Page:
The aria “As with rosy steps the morn” from the Handel’s “Theodora” was the first start to a trio of baroque arias. Utterly timeless and beautiful, Handel’s music brought audiences across the globe a call for illumination. DiDonato dispatched the aria with a ringing sound that reflected the power of longing for the eternal light that banishes the darkness and ugliness around. As she sang “Raise Thou our hopes of endless light. Triumphant saviour, Lord of day, Thou art the life, the light, the way,” the mezzo-soprano offered the glimmering hope in full force to the viewing public in an emotional and sensual manner.

“Illustratevi, o cieli” from Monteverdi’s opera “Il ritorno d’Ulisse in patria” followed suit. The scene is actually a duet between Penelope and Ulisse, but here Di Donato sang only the opening lines as a prelude to the duet. The mezzo-soprano was joyful throughout, singing about the nature that is flourishing with the new energy. Her sound reflected the power of the new awakenings.

“Dopo notte, atra e funesta” from Handel’s “Ariodante” brought the second part of the evening to an end. The motives in “Dopo notte, atra e funesta, splende in Ciel più vago il sole, e di gioja empie la terra” reminded us that no darkness can last forever. Light always emerges in the end and rejuvenates the body and the soul with its immortal power. DiDonato successfully presented that motive in her voice as she looked triumphant along the way. Her performance was encouraging for viewers, as she struck the tone of victory of the light and the bright.

The second break ensued, featuring a conversation between DiDonato and Sister Helen Prejean. Prejean is the famed advocate for the abolition of the death penalty. She also wrote the book “Dead Man Walking,” which served the composer Jake Heggie as the basis for his iconic opera of the same name. DiDonato was portraying the role of Sister Helen in the opera.

During the conversation, the Met Opera audiences had an opportunity to hear a message of forgiveness. Prejean explained that she wrote the book “Dead Man Walking” to help people understand that violence never solves any problem, but creates the vicious circle of more problems instead.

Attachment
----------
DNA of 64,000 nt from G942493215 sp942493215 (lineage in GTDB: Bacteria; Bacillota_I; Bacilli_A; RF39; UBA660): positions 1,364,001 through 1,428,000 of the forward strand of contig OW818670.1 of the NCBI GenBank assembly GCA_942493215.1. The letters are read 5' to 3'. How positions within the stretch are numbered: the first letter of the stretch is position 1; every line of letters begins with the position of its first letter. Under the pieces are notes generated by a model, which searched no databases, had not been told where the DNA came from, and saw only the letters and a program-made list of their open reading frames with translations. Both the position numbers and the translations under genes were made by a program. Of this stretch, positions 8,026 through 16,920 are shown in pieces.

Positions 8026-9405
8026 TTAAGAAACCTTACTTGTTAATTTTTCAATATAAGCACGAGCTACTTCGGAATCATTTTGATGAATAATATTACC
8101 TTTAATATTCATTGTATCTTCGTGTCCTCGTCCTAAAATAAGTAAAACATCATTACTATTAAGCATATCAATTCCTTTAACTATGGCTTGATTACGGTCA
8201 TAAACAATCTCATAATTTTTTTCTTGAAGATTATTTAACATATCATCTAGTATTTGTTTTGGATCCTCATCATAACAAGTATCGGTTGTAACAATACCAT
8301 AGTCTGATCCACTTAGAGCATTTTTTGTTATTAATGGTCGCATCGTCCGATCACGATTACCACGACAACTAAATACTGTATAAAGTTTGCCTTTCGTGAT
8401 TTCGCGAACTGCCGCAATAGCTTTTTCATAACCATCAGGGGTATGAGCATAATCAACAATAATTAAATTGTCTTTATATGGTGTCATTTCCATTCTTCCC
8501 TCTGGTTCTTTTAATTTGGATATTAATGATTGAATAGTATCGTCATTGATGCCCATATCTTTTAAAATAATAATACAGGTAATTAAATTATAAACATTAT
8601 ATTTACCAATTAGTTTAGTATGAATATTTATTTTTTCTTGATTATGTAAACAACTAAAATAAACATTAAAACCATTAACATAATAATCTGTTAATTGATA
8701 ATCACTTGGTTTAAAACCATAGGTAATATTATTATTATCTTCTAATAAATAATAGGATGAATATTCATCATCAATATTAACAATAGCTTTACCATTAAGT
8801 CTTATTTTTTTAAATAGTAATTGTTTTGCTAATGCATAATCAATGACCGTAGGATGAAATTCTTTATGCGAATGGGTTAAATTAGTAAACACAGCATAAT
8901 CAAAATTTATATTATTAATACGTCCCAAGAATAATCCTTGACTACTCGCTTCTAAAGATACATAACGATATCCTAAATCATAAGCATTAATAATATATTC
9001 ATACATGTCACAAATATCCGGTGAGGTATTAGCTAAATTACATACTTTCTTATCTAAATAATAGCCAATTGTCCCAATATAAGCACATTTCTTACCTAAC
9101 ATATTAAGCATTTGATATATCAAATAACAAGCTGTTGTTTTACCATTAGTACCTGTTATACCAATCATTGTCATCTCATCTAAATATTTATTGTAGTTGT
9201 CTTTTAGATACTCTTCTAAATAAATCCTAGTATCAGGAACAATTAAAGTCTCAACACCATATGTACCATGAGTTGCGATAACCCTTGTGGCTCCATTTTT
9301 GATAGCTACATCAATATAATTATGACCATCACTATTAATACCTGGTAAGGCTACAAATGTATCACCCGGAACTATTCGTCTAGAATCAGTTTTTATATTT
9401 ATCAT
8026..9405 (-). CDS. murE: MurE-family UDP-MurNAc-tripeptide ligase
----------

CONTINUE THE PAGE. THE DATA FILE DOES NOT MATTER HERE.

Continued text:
The conversation amplified a theme that dominated the recital, aligning perfectly with the overall performance. If we need a light in our lives, hate and vengeance can never be a part of the solution. Only the most sincere compassion can bring peace to tormented souls.

Messages of Healing Love

The third and final part of the night in Bochum started with the world premiere of “I Dream a World” by the composer Kenyatta Hughes. DiDonato looked deeply emotional as she sang about the dream of a much better world. Her voice was soft and gentle, bringing everlasting hope.

The American mezzo-soprano chose to close the evening’s offering of the baroque and early music with the famed aria “Intorno all’idol mio” from Cesti’s “Orontea.” A Dramma musicale in a prologue and three acts, “Orontea” is a rarely performed work, that had its premiere in 1656. Presenting with the bright and ringing sound, DiDonato successfully showcased the affection with which Orontea crowned the object of her love.

DiDonato then addressed the audience. She announced the final few songs of the evening, and at the same time offered a warm message to the audiences. “Even if we can’t see you, we feel you,” exclaimed DiDonato. “We are here for you, because we love you.”

Love is the way, said DiDonato. “Keep the music nourishing you.”

Cherubino’s aria “Voi che sapete” from Mozart’s “Le Nozze di Figaro” followed. DiDonato’s bright voice colored the aria with the declaration of love. With a warm timbre and the bell-like sound in the high register, DiDonato radiated the aria without any strain.

The popular “La Vie en rose” displayed a very romantic side of DiDonato’s artistry. As she sang “Quand il me prend dans ses bras, il me parle tout bas, Je vois la vie en rose” DiDonato slowly and softly longed for the stage and return to normalcy.

Finally, the American mezzo-soprano had yet another message for the audiences. “I am still dealing with a lot of grief,“ said DiDonato. She said how much she missed the stage and the Metropolitan Opera. “We will be back, but the way is challenging. And please be patient with us.”

As those words echoed around the big hall of the former industrial complex in Bochum, the message was clear. It was a message to all of us, and the story about all of us. A message about the big tragedy that hit not just the world of arts, but humanity altogether.

It was also a statement about human resilience and the determination to stand up after the fall.

The final two songs reflected these messages. “Canción al árbol del olvido,” Op. 3, No. 2 by Alberto Evaristo Ginastera and “You’ll Never Walk Alone” from Rodgers and Hammerstein’s “Carousel” presented soft, but warm musical messages to the audiences.

Canadian pianist Carrie-Ann Matheson accompanied the American mezzo-soprano with an extremely balanced sense of her richly textured voice. Matheson had no gaps or flaws but provided a smooth continuum over the course of the performance.

Il Pomo d’Oro also did extremely well, supporting DiDonato with the subtle musical performance. The orchestra regularly appears with the most prestigious opera stars, and their mastery was obvious throughout.

Joyce DiDonato offered a fantastic performance in Bochum, reveling in the vastness of her artistry. The mezzo-soprano also showcased lots of dramatic moments that gyrated from the soft and warm, to the powerful and almost explosive.

And her message to the world was clear: the light will return and guide us back.